A novel concept to enhance the applicability of solid gallium as phase change material for heat sinks by integrating within it discretely distributed chunks of un-encapsulated PCM

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15 Citations (Scopus)

Abstract

Here we disclose for the first time in the literature a new concept that augments the applicability of solid gallium as effective phase change material (PCM) for heat sinks. Gallium is known to have favorable thermo-physical features; e.g. high thermal conductivity and low melting point, hence may be used advantageously as cooling medium. Yet, it suffers from a major inherent drawback namely its limited specific heat capacity. During direct contact heat rejection from a hot source into a solid gallium block, this drawback can result in non-negligible superheating of the formed melted mushy gallium layer touching the hot source hence may lead to clear deterioration of the temperature difference that drives heat transfer from the source to the gallium body. To overcome these adverse effects, we suggest hereby integrating within the solid gallium block discretely distributed cavities filled with macro-scale chunks of un-encapsulated PCM material. The PCM will capture some of the heat dumped into gallium resulting in: (1) less superheating of melted gallium mushy layer, and (2) lower melting rate of solid gallium giving thereby a better chance for prolonged operation before the need to cut gallium off from the heat source to allow for its re-solidification for repeated use. Since gallium is used in its solid state, there is no need to use encapsulation shells to hold the PCM within gallium. This leads to less resistance in the path of heat transfer within the sink and so to better sink performance. Design precautions are taken to prevent complete melting of gallium housing the PCM, maintaining thereby PCM cavities integrity while dumping heat into gallium. The to-be-cooled source is resembled by batches of hot water brought into direct contact with the gallium. Yet, hot sources of other shapes and natures can also be used to assess the proposed concept. Experiments with volumetric percentage of PCM in the gallium of 4% are conducted. Temperature history results for both the PCM in the cavities and the solid gallium during heat dumping operation show promising role of PCM in regards to lowering sink temperatures. Further detailed testing of the concept under different PCM loading percentages and for various PCM placement configurations and arrangements within the gallium are however still planned for upcoming research work.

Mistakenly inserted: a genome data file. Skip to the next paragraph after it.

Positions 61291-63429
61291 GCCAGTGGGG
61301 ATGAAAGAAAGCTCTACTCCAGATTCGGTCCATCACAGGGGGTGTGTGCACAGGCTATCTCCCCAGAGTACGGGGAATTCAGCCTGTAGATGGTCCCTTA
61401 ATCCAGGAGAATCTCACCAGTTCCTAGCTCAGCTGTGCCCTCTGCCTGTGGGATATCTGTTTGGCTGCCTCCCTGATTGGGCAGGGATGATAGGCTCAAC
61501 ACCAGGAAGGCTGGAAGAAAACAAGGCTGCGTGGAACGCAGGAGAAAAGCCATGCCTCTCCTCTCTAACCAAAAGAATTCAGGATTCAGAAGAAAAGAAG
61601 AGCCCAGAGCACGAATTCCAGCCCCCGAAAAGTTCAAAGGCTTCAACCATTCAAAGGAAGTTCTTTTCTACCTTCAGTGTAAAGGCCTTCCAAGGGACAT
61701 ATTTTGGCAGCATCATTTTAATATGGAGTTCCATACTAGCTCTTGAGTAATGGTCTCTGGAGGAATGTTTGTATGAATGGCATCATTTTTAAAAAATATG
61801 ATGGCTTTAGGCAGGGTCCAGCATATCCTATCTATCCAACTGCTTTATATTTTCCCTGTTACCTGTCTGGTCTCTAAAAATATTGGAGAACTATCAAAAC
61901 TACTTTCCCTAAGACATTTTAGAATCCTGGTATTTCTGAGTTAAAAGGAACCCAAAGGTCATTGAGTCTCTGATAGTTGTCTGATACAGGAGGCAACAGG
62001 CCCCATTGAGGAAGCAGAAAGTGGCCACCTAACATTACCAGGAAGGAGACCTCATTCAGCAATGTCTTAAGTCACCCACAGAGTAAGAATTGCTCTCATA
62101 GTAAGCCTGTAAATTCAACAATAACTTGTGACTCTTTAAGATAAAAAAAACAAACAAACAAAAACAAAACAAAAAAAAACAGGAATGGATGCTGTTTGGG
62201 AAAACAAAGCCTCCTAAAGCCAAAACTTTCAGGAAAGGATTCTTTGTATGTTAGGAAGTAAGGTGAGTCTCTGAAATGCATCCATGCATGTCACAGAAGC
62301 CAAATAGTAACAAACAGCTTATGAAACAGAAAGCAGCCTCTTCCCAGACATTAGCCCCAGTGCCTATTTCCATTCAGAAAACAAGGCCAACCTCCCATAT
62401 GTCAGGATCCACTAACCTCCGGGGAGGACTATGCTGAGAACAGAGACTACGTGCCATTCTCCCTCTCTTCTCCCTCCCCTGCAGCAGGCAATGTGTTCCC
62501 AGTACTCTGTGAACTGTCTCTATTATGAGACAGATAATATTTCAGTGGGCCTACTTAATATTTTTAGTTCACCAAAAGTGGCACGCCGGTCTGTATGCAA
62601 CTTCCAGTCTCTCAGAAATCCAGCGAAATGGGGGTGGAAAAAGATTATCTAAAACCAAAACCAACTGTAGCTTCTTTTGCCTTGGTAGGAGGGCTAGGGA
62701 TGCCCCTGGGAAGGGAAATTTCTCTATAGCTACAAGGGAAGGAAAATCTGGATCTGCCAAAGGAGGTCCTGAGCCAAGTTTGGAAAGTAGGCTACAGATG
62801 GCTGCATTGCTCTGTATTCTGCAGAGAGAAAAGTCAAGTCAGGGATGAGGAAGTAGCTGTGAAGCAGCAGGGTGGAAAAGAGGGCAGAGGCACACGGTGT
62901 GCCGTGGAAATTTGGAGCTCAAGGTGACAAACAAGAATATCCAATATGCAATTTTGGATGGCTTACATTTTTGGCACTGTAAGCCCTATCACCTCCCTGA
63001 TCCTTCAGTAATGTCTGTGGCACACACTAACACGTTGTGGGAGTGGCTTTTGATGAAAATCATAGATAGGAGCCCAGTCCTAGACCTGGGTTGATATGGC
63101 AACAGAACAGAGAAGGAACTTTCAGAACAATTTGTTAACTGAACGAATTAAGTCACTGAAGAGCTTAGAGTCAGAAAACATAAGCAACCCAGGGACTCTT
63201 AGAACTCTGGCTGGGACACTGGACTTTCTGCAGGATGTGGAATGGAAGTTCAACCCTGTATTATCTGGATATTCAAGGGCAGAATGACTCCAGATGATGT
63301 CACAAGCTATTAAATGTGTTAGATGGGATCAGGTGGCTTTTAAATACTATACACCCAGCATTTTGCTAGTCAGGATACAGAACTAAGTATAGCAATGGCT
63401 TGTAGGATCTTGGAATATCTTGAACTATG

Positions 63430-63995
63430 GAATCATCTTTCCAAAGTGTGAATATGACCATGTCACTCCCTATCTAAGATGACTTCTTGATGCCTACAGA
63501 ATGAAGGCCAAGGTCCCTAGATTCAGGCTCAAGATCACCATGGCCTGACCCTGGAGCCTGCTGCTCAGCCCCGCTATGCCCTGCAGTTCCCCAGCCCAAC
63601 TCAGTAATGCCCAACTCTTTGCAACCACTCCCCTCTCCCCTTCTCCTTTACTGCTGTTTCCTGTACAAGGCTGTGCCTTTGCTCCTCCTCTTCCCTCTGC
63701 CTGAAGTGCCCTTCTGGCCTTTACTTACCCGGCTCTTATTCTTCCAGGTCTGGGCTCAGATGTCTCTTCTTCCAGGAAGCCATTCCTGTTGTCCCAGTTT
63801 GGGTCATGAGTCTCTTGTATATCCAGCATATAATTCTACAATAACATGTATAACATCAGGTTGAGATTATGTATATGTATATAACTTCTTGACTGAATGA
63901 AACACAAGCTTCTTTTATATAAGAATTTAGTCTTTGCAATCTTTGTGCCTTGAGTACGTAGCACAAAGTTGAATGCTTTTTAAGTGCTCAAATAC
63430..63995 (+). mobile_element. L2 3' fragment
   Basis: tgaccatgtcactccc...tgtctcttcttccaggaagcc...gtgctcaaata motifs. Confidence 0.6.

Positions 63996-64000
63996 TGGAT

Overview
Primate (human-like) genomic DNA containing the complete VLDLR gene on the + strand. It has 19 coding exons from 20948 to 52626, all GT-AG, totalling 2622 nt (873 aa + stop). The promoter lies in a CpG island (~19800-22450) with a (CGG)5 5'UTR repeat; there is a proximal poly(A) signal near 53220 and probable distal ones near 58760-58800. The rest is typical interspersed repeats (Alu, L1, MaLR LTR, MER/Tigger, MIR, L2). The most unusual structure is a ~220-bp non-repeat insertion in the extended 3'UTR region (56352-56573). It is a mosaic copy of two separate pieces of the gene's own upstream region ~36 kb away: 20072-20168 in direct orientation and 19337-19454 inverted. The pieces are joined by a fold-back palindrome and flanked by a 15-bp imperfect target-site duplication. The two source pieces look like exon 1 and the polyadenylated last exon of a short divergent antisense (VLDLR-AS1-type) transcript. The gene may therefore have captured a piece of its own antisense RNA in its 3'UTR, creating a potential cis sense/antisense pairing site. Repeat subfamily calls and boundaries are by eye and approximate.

Original languageEnglish
Pages (from-to)274-281
Number of pages8
JournalInternational Communications in Heat and Mass Transfer
Volume91
DOIs
Publication statusPublished - Feb 2018

Keywords

  • Discrete un-encapsulated PCM cavities
  • Gallium phase change
  • Heat sink
  • Solid gallium

ASJC Scopus subject areas

  • Atomic and Molecular Physics, and Optics
  • General Chemical Engineering
  • Condensed Matter Physics

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